It is with irony that I noticed this new shelter is going up just across the tracks from a broad, triangular field where the City sometimes stores road material and equipment. The woods surrounding it are full of homeless encampments already. This will multiply in proximity to the shelter, as applicants wait their turn for two weeks in a bed indoors. Perhaps the City could make this another Tiny Homes village, or at least, an official campground for homeless.

    • I assume there are many more homeless than there are applicants too. ARCH would have to be incredibly efficient to have most, or even half of the homeless documented. 160 beds won’t even hold just the most vulnerable; the children and elderly. We need something more on the scale of the temporary refugee center that was on Metropolis. Or better, a hundred separate shelters each holding 100 beds!

    • Thank you. And City Council trying to keep this under wraps so residents dont know is also telling. They’re not trying to help more homeless, they’re trying to rid their downtown of problems and hide them south. If they were wishing to help they would use the nearly 9 MILLION to help those in South Austin. Not cut beds at the ARCH and provide so few here.

  3. About time the city put a shelter someplace else beside in the center for tourism. Maybe the homeless will start hang out south of downtown instead of hassling tourist. We need those tourist dollars to help the homeless and other issues.

    • @Brad Sloan, apparently you haven’t driven along Ben White or South Congress lately. Or been in the greenbelts. There are far more homeless camped openly there than there are downtown.

  4. So you are just offloading the homeless problem from downtown to South Austin?? 100 beds? That’s not even close to enough to solve this problem. This will create a magnet for camping out, property crime, etc. exactly as it did downtown. In the “Frequently Asked Questions and Background Information” provided by the city it says “This facility will be part of a larger coordinated entry process and will not be a drop‐in center. Individuals not staying at the Center will not be allowed to gather outside.” Sure, directly outside the facility, maybe. So what does that mean? The logical conclusion is that the entire area will become a place for homeless people to gather, create camps, etc. just like downtown. The open substance abuse and property crime are sure to follow. These issues are already out of control in this area as it is (see the overpass at Manchaca and Ben White). This proposed center will not make it better, it will make it considerably worse. Ann Kitchen is not representing her constituents’ best interest, to say the least!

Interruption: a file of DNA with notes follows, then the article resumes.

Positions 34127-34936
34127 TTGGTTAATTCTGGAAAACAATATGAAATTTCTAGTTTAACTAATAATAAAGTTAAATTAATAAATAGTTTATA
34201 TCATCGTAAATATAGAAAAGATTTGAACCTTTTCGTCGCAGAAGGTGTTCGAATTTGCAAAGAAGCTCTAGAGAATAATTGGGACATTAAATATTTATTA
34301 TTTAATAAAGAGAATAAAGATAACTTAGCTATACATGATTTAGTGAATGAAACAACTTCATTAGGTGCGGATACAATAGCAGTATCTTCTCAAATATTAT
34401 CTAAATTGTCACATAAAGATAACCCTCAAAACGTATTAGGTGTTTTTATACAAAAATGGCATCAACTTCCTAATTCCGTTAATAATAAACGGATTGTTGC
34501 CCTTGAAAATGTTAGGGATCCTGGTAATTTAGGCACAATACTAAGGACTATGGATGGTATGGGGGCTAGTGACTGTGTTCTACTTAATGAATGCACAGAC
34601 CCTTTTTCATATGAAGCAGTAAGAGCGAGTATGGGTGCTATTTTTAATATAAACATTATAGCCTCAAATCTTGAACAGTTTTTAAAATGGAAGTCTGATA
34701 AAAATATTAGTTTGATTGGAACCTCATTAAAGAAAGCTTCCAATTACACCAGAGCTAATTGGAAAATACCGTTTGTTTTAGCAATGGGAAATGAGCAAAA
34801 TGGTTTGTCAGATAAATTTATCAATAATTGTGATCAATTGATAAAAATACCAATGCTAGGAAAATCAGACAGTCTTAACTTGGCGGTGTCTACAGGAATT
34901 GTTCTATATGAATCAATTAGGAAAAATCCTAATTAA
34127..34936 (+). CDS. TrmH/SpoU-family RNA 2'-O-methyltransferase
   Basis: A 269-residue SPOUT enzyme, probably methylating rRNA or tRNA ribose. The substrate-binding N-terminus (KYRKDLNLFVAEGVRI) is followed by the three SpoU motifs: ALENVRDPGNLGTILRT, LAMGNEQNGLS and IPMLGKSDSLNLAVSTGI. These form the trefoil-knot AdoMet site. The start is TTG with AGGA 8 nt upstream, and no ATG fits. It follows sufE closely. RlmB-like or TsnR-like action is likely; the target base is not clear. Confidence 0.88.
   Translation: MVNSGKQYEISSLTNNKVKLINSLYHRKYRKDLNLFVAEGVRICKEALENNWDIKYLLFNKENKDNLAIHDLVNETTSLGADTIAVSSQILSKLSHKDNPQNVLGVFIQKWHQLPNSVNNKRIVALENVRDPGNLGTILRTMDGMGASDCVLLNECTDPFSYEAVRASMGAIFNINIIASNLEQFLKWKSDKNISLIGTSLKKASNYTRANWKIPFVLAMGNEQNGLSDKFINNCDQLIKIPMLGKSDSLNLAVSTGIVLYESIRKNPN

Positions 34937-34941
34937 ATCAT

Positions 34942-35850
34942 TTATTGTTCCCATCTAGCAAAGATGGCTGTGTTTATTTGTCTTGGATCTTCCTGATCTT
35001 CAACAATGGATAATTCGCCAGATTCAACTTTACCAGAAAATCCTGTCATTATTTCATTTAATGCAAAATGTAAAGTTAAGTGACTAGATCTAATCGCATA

• I wholeheartedly agree. I’m no expert on this matter, but it seems the sensible thing to do is to locate homeless camps (i.e. tents) in defined/controlled areas away from the Austin neighborhoods. Provide sanitation facilities (garbage collection, bathrooms and showers) as a matter of personal and community hygiene. The camp would also need some food, security and counseling services.

      Surely, there are successful programs that can serve as a model (although believing the data is another problem). I think we need to help but we also need to show restraint. Ignoring the problem will only make matters worse, however, an ill-conceived solution (trademark of most government programs) will likely make the problem worse as well.

  5. So Ann Kitchen should have the new shelter built in her neighborhood. And while they wait, she can have some of the homeless stay at her house. Or at Steve Adler’s. These city council people are such hypocrites.

  6. Email me. My office will be adjacent to the property. I have some concerns along with other tenants of the office complex

Leave A Reply

Christopher Neely
Christopher Neely is Community Impact's Austin City Hall reporter. A New Jersey native, Christopher moved to Austin in 2016 following two years of community reporting along the Jersey Shore. His bylines have appeared in the Los Angeles Times, Baltimore Sun and USA Today. He is a graduate of the University of Maryland's Philip Merrill College of Journalism.
Back to top